"Inspired." "Uplifted." "Empowered." "Curious." "Connected." "Grateful." "Hopeful." "Ready!"
Each person in a circle of about two dozen gathered at the Cathedral Church of St. Paul in Boston offered a word that was on their heart or mind as they prepared to walk across Tremont Street to the Boston Common on Friday, Jan. 13 for the unveiling of "The Embrace"--the new 22-foot-high bronze sculpture designed by Hank Willis Thomas to commemorate the legacies of Dr. Martin Luther King Jr. and Coretta Scott King and the civil rights leaders who worked alongside them in Boston. (Listen to an interview with the artist on WBUR's "Here and Now" here.)
The cathedral gathering was convened by the Massachusetts Episcopal Network for the Poor People's Campaign which has been organizing Episcopalians in both Massachusetts dioceses over the past year to get involved with the national campaign and its Massachusetts chapter.
The Poor People's Campaign is a coalition movement that is about taking up the unfinished work that Martin Luther King Jr. and others initiated in 1968 when they called for a "revolution of values" and a movement to unite poor people and their communities. The revived campaign, with the national leadership of the Rev. Dr. Liz Theoharis, the Rev. Dr. William J. Barber II and others, seeks to address interwoven issues of systemic racism, poverty, ecological devastation, militarism and religious nationalism.
"It seemed like a natural moment for us to gather beforehand, both our diocesan network and with the Poor People's Campaign Massachusetts Chapter, for some fellowship and conversation before we all head over together," the Rev. Paul Shoaf Kozak said in an interview before the gathering. He is a network organizer and the associate pastor for MANNA, the cathedral church's ministry with the homeless community in downtown Boston. "The efforts of the Poor People's Campaign fit squarely within our Baptismal Covenant, within resolutions that have been passed within the church, within broader theological ideas that have been present in The Episcopal Church for decades, if not centuries. The campaign is an amalgam of all of that, and people are invited to participate," he said.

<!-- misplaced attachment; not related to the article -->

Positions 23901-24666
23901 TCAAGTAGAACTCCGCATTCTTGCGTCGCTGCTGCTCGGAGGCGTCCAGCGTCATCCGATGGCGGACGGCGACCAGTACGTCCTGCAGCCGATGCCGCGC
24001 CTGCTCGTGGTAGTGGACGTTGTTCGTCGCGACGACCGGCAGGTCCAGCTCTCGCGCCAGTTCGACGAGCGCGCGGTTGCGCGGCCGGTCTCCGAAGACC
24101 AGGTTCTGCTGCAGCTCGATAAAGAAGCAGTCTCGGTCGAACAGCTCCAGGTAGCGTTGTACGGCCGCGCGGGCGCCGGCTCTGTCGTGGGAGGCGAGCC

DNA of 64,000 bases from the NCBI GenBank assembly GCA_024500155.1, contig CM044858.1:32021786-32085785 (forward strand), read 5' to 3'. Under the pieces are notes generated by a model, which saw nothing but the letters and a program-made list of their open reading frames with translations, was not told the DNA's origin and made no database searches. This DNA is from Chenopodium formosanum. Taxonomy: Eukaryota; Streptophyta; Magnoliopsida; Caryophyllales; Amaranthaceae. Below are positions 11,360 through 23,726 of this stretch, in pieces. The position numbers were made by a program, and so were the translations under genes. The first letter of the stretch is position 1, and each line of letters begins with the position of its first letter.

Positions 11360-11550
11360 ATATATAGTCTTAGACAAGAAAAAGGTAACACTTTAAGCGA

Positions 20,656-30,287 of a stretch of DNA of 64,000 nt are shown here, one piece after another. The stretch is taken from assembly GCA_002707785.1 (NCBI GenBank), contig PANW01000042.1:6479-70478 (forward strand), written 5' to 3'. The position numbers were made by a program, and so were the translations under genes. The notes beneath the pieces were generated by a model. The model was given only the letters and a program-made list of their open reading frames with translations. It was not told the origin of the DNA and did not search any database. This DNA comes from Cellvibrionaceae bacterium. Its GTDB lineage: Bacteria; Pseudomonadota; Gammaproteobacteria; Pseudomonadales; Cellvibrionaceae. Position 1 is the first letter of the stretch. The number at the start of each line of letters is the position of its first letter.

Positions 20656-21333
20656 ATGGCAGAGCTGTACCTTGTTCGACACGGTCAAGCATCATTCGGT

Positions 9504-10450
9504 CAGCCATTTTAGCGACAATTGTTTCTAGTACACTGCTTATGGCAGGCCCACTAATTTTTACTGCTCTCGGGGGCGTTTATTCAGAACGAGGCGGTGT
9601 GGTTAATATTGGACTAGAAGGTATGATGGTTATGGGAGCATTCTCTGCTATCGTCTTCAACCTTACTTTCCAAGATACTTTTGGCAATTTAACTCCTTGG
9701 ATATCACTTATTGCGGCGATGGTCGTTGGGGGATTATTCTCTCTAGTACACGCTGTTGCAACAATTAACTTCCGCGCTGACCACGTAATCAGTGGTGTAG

Fellow organizer Amelia Slawsby of St. Dunstan's Church in Dover said that a hope for the Massachusetts Episcopal Network for the Poor People's Campaign is that it can be a convener of those already doing work to fight the evils the campaign is trying to confront.
Last October, the Diocesan Convention adopted a resolution calling on congregations and individuals in the diocese to learn about and participate in the campaign.
"One of the great things about the campaign is it's not about making more structures; it's taking people who are doing work and fighting these fights and bringing them together to have power and unity and one big voice," she said. "We do a lot of good justice work in our diocese and I think that's so important to name. But one of the things the campaign points out is that these injustices are all connected. You can't fight for health care without addressing racism and poverty. You can't talk about ecological devastation without addressing racism and poverty. And so we have to look at the big picture, and if we can get folks working together, we'll be more successful in that fight," she said.
Working with Episcopal City Mission (ECM) and its statewide campaign on shrinking the racial wealth gap is one example, she said. ECM is offering an online informational session on its campaign on Wednesday, Jan. 25 at 6 p.m. Those who can't attend are welcome to register anyway so that they can receive a recording of the session.
The network also offers a weekly online Bible study on Wednesdays at 9 a.m., using We Cry Justice: Reading the Bible with the Poor People's Campaign (Bible study Zoom link here). All are welcome, and anyone can drop in during a given week as they are able. Shoaf Kozak, who leads the Bible study, said they are considering adding another date and time to expand the opportunity.
"You really can jump in as you feel called and able," Slawsby said. "And that's a great thing about the campaign, too. There's space for you, whatever you feel called to give and do. You're welcome and there's room for you."
--Tracy J. Sukraw
To learn more about the Poor People's Campaign of Massachusetts, visit its Facebook page and sign up for alerts. To learn more about the Massachusetts Episcopal Network for the Poor People's Campaign, contact Amelia Slawsby at email@example.com or the Rev. Paul Shoaf Kozak at firstname.lastname@example.org.